AMD's bold move rekindles a long-dormant legal feud between the two companies and shifts the competition away from the technology front, where AMD had been gaining mind share with its 64-bit computing microprocessors. The lawsuit, filed in U.S. district court in Delaware, accuses Intel of unlawfully maintaining its market-leading position in the x86 microprocessor field by coercing customers from dealing with AMD, violating the Sherman Antitrust Act as well as California law. The complaint identifies 38 companies that AMD says have been victims of Intel's illegal business practices, including large computer makers, distributors, systems builders and retailers.
AMD filed an antitrust suit against Intel in the early 1990s with similar allegations, but the suit was settled out of court, which led to a legal cease fire that lasted until now.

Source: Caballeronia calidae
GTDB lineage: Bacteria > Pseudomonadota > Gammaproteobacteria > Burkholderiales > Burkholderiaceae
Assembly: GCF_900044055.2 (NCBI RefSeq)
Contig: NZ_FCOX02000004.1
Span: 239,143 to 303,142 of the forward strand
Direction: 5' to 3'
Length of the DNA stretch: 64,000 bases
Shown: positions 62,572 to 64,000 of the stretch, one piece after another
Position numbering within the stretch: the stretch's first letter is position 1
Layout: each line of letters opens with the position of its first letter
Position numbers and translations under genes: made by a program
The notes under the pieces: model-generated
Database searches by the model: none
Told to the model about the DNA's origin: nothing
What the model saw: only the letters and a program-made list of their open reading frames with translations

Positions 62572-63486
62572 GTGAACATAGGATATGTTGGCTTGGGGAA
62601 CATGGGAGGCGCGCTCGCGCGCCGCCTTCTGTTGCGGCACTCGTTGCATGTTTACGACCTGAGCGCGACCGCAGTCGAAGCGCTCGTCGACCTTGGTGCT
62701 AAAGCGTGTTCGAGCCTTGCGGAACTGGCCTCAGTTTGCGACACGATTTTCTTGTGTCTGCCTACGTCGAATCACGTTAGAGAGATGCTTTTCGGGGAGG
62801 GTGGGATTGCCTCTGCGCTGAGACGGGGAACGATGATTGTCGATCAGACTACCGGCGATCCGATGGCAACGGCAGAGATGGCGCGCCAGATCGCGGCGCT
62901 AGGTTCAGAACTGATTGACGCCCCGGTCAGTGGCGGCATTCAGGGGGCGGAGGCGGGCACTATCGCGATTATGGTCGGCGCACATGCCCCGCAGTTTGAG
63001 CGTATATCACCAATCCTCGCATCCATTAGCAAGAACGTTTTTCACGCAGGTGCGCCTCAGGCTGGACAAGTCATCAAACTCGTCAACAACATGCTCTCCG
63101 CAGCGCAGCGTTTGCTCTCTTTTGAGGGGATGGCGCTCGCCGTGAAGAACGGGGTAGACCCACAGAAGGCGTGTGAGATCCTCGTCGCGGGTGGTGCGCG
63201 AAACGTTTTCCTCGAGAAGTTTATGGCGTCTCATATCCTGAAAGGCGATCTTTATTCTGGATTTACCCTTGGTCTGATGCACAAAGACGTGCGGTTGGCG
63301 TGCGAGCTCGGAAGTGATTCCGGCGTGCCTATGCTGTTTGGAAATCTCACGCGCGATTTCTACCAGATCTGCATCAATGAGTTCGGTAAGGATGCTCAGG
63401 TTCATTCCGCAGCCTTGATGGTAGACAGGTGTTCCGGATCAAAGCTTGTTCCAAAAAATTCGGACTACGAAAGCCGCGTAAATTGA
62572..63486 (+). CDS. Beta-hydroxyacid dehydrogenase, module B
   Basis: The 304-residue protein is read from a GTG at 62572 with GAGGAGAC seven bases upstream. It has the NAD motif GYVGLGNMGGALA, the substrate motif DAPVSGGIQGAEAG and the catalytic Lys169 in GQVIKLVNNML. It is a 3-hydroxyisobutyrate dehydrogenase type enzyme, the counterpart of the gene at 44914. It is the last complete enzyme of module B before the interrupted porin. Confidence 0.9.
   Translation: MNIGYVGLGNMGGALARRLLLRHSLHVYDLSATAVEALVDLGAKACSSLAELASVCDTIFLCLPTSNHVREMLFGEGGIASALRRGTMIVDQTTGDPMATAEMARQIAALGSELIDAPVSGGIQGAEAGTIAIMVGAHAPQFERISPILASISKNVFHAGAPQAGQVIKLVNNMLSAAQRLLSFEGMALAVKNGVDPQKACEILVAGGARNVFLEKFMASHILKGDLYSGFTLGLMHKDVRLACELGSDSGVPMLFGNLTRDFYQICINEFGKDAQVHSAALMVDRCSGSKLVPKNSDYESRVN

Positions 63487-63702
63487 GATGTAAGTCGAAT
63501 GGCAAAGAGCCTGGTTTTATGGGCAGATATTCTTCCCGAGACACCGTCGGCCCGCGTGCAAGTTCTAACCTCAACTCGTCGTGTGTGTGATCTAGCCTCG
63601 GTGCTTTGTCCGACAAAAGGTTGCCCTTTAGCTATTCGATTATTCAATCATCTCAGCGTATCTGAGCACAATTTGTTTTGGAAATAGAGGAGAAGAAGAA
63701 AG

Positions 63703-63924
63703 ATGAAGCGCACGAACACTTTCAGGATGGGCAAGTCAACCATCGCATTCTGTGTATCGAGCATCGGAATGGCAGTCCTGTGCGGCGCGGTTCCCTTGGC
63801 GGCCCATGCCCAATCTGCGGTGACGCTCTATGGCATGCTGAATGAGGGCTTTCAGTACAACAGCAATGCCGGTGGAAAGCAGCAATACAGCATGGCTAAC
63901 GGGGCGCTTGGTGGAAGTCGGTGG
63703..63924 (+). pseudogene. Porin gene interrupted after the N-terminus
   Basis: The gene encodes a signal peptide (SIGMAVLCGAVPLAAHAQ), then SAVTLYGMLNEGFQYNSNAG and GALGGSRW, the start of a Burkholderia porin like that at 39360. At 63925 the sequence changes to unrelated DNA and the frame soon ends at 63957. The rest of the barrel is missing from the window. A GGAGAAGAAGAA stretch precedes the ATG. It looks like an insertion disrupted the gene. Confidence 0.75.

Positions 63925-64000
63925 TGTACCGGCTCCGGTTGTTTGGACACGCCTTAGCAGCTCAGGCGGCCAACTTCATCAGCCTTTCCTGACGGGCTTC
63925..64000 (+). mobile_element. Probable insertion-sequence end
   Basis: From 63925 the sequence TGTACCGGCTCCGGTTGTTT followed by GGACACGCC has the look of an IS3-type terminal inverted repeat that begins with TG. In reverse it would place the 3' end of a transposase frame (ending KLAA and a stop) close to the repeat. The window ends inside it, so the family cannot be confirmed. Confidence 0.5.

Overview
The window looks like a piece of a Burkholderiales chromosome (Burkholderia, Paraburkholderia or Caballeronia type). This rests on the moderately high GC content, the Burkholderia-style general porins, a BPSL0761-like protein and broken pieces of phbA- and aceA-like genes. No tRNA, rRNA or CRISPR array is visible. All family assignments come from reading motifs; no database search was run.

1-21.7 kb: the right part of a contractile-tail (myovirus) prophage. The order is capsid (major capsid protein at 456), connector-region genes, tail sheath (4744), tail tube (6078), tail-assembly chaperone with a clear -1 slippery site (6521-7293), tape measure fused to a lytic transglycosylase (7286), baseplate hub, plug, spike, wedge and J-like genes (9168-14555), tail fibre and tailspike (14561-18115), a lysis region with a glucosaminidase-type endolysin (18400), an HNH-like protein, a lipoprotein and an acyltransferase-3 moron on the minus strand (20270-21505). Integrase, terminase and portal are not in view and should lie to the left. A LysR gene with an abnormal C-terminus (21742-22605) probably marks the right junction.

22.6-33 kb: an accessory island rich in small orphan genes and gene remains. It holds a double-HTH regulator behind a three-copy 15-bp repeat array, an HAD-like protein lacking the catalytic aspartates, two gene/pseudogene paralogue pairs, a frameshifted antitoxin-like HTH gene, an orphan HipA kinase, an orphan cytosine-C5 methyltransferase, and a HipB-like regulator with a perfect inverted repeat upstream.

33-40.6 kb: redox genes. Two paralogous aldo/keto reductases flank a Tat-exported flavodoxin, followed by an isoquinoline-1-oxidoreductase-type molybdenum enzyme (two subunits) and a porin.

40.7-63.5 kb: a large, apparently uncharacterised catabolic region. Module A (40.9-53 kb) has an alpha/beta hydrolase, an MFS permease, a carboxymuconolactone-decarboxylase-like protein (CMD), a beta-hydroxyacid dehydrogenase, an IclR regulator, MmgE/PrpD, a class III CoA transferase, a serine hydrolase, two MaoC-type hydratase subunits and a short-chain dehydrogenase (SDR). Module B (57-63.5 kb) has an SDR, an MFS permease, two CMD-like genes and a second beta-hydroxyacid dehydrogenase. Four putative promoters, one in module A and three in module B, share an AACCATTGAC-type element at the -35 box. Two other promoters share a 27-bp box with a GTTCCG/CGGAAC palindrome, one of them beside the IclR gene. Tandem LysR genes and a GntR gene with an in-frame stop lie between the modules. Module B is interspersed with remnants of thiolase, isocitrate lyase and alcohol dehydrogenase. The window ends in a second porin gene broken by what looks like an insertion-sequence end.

@ the intel fanbois
Their compliler basically goes....
Are you an intel chip ? if yes have industry standard optimisation. If no be nerfed even if you run industry standard optimisations.
I recall someone hacking an AMD chip to show an intel CPUID and getting better performance
Re: the intel fanbois
I don't think I am an Intel fanboy, but my point was AMD designs great chips and no one is disputing that. Why shouldn't a great tech company like AMD design a great compiler that shows their chips to their best advantage?
It seems kind of looney for AMD to think wow Intel is pretty good at writing compilers I am sure they will watch our backs. It is the technology BUSINESS, companies have to be smart about technology and business. Companies run by tech wizards that have no business savvy will get crushed eventually.
- All ABOARD! Furious Facebook bus drivers join Teamsters union
- Review Samsung Galaxy Note 4: Spawn of Galaxy Alpha and a Note 3 unveiled
- Webcam hacker pervs in MASS HOME INVASION
- Bada-Bing! Mozilla flips Firefox to YAHOO! for search
- Nexus 7 fandroids tell of salty taste after sucking on Google's Lollipop